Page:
On Friday, Beyoncé released her seventh solo album, “Act I: Renaissance”, six years after the huge success of “Lemonade”. She gave fans and critics a taste of her latest work last month when she released the surprise single “Break My Soul.” (It debuted on the R&B/Hip-Hop Airplay Chart top 10 on Billboard.)
The Iconic Artist runs a famous tight ship, with a carefully curated image and studio presence. And yet, “Renaissance” leaked out two days before its scheduled release this week, leaving a stream of headlines that clouded the premiere. Of course, leaked content in the music industry is: not something new. But this (minor) chaos shows how even Beyoncé can lose control right now. And in the end, we may have more to do with this lack of control than with her songs themselves.
This (minor) chaos shows how even Beyoncé can lose some control right now.
Beyoncé writes that her new album represents a creative awakening and personal evolution that emerged from the darkness and isolation of the 2020 lockdown. She says she dreamed of an escape “to feel free and adventurous when little else was moving.” And she’s counting on the rest of us to feel the same existential longing and ultimately rejuvenation and reinvention.
It certainly seems as if the pandemic and lockdown have sparked a wave of personal reflection, especially in terms of what we value, who we want to spend our time with, and the role of money and work in our daily lives. This sentiment arguably culminated in the Great Resignation, when millions of people quit their jobs in the hope that they would not only survive, but thrive creatively, professionally and emotionally. Beyoncé’s single “Break My Soul” seems to capture this feeling.
It also seems about two years too late.
Indeed, after an early wave of perhaps overly optimistic emphasize media reports those who, like Beyoncé apparently, have been able to create new businesses or more flexible work experiences, others have now expressed regret for leaving their jobs without an adequate plan or alternative in place in a society where so much of our quality of life and well-being is lost being can be traced back to work. It’s no surprise that some have panned “Break My Soul” as “tone deaf.”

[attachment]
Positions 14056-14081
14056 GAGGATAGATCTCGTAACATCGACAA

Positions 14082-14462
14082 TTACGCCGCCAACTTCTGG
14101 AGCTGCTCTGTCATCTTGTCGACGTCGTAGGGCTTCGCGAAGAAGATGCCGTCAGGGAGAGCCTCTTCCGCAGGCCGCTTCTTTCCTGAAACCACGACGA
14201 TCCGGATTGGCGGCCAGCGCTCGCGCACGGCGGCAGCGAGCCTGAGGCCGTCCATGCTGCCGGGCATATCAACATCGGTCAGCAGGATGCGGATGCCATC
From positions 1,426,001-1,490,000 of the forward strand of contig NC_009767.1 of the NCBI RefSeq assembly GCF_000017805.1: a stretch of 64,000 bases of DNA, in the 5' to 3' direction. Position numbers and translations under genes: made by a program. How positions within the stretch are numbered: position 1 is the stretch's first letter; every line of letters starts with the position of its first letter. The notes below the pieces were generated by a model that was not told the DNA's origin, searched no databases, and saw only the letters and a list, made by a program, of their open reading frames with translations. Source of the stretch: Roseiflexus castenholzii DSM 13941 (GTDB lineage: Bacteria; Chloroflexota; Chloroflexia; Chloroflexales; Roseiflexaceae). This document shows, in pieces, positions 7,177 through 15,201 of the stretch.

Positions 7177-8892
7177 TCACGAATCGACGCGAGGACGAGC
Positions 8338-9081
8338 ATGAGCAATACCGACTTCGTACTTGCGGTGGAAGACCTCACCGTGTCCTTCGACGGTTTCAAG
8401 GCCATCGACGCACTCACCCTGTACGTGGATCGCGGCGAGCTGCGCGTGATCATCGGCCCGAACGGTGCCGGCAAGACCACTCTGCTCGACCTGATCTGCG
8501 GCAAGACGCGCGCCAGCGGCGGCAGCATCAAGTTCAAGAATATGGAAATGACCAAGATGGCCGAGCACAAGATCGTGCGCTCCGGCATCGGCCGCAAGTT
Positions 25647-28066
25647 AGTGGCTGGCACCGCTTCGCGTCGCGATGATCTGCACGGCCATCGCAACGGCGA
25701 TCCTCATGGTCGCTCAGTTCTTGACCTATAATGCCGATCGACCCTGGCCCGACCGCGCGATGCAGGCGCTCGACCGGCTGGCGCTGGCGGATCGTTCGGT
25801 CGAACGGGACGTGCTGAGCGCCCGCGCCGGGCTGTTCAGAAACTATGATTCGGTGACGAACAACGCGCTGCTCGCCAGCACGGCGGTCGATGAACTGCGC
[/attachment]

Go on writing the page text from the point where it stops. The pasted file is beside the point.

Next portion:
It’s also not surprising that Beyoncé has experienced a personal renaissance in recent years, with so many of us feeling more personally and professionally insecure than ever. “Renaissance” reflects the “Good vibes onlyatmosphere from a few years ago. Now we have articles being published about how this kind of attitude can actually happen become poisonous when it rejects more complex experiences and emotions. Americans have long been relentlessly optimistic – an interesting side effect of our national singularity. This album takes advantage of that quality, but it’s a feeling that is becoming increasingly scarce as our political rights and the environment deteriorate.
Public frustration runs deep. A majority of the population has been over and over again support for reproductive women rights, stricter gun laws and more action on climate change. Our collective inability to promote more humane and socially progressive government policies has left us in a state of social decline, more than a state of renaissance.
This is just not quite the taste of cultural awakening we desperately need right now.
In this climate, music about feeling good and the dreamy escapes of the very rich is hard to get excited about – even if we have a less critical view of Beyoncé’s celebrity and lightning-fast success as hook the late bell. Beyoncé may be a musical genius, as evidenced by unexpected collaborations such as working with Grace Jones on the number ‘Move’. She mixes and samples across genresand they pure determination is compelling. But this just isn’t quite the taste of cultural awakening we desperately need right now.
Because this is about renaissances: they refer to: collective change and social transformation, not personal private evolutions. The Italian Renaissance was not only about the great works and achievements of figures like Leonardo da Vinci or Galileo Galileo, but above all about a definitive break with older traditional ways of thinking and organizing society. Closer to home, few would pin the Harlem Renaissance on the shoulders of a single person, even the formidable of Langston Hughes or Zora Neal Hurston. no, the Harlem Renaissance was about a fundamental reorganization of everyday life and social space, boldly centered around black life. In order to not only envision, but also sustain lasting personal evolution, we need broader social transformations and safeguards that enable that greater personal expression.
Yes, we need good vibes and good music, but we also need better socio-economic plans so we don’t get confused when those dreams of escape don’t quite catch on. Beyoncé’s personal renaissance may well inspire her biggest fans. Perhaps it will also provide a catchy soundtrack for the rest of us as we push ourselves, each other, and our social institutions toward a brighter future.